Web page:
How does parable transcend time and place to employ a universal theme? What makes a theme universal?
Why are symbols useful to writers and their audience? How can writing be used to effect change in society?
Theme Topics (Motifs) from The Pearl During your reading and annotating of The Pearl look for and mark passages that make a point or statement about these possible theme topics: Money, Possessions, Greed: Look for passages/quotes dealing with the quest for money and the desire for things of the material world, as well as references to the steps which people will take to attain those things. Also, look for passages/quotes that imply that money can buy happiness. Social Oppression: Look for passages/quotes dealing with the oppression of the Mexican Indians in the portrayal of the doctor, the priest, the pearl buyers, and the trackers. Watch for details which show how Kino and his people are treated disrespectfully, taken advantage of, and discriminated against. Man as a part of nature: Look for passages/quotes which illustrate similarities between humans and other species through comparisons. NOTICE the frequent images Steinbeck uses and think of how these passages reflect or foreshadow (give hints about future events) HUMAN events.
Theme Topics (Motifs) from The Pearl Kino’s songs: Look for passages/quotes with references to the “music” Kino hears––the three types of songs he hears and their significance. Pay particular attention to WHEN and UNDER WHAT CIRCUMSTANCES he “hears” a particular song. Good vs. Evil: Look for passages/quotes that reflect images and ideas of darkness- light, good- evil, brightness- dimness, day- night, black- white, etc. Appearance vs. Reality: Look for passages/quotes that refer to things not being what they seem. Consider looking for passages/quotes about visions, haze, mirages, dreams, vagueness, ghostly gleams, illusions, etc.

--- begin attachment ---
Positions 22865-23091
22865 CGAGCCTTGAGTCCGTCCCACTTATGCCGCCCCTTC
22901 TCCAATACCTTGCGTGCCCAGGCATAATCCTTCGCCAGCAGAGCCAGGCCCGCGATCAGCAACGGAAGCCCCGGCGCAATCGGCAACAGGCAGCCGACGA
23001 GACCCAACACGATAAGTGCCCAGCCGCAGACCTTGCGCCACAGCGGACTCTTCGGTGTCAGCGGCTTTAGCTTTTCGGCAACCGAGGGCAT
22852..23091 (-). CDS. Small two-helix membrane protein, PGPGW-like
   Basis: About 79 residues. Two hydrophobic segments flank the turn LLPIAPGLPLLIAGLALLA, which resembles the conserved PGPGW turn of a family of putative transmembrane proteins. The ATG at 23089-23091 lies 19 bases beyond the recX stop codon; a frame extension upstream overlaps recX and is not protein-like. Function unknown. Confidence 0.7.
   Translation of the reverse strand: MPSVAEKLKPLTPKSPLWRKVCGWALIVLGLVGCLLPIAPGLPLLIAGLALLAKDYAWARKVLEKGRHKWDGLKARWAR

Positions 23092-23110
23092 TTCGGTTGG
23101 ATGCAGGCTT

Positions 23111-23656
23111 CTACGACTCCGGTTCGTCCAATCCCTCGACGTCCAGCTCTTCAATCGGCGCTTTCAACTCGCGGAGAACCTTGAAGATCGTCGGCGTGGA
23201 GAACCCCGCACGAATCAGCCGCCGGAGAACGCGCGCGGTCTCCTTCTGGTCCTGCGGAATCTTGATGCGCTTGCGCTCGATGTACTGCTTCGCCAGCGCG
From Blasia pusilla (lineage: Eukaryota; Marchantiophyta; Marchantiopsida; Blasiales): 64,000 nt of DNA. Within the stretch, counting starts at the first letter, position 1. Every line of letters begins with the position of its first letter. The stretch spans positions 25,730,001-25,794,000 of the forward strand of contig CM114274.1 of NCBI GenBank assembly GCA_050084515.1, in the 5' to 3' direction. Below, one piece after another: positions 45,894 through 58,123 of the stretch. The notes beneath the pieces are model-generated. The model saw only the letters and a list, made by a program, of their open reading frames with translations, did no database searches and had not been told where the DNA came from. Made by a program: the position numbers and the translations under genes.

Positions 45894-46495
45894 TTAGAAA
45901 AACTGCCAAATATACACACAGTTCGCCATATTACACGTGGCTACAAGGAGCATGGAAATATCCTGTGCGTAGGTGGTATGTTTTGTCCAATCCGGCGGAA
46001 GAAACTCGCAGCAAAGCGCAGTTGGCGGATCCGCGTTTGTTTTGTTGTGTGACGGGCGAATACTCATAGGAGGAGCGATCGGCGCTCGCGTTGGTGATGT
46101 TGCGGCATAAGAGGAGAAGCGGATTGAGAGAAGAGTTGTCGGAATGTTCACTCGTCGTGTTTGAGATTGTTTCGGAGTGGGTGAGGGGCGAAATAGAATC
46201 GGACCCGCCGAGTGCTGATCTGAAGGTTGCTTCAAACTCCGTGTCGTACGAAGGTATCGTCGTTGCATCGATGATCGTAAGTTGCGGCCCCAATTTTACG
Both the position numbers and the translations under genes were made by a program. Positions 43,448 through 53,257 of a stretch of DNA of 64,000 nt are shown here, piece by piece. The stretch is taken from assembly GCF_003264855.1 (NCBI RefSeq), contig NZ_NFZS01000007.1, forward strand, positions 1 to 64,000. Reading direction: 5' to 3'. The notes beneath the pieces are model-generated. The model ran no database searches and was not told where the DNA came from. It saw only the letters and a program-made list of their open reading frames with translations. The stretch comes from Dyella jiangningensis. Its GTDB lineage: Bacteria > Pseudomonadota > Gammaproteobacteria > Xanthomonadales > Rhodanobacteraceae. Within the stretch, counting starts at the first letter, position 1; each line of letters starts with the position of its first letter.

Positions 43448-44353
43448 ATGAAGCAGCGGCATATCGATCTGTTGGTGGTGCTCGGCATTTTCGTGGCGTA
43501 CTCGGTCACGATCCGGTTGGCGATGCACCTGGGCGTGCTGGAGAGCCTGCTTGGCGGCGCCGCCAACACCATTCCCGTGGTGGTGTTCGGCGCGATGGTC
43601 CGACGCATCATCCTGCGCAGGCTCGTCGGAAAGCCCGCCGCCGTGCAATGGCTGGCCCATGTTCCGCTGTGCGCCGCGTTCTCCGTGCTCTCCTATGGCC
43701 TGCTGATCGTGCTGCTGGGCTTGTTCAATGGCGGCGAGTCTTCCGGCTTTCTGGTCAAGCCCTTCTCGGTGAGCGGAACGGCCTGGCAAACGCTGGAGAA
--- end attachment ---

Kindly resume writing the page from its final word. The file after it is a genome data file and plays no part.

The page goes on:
Thematic Questions How does oppression manifest in both the community and individual? How can society’s wrongs be righted? How much control does an individual have over his/her “success” in life? How can we determine if something or someone is what or who they appear to be? Can money or desire change an individual? Is money necessary to be “successful” in life? What is the difference between good and evil? Are there any shades of gray?
*Remember that a Literary Theme is:
the controlling idea of a story an arguable comment or statement an author makes about the nature of humankind or society a truth that can be taken from the specifics of the story and applied to society in general some human truth that the author wants the reader to understand about life, the human experience, or human nature
“In the town they tell the story of the great pearl––how it was found and how it was lost again…If this story is a parable, perhaps everyone takes his own meaning from it and reads his own life into it.”
As you read, consider what meaning you take from Kino’s story…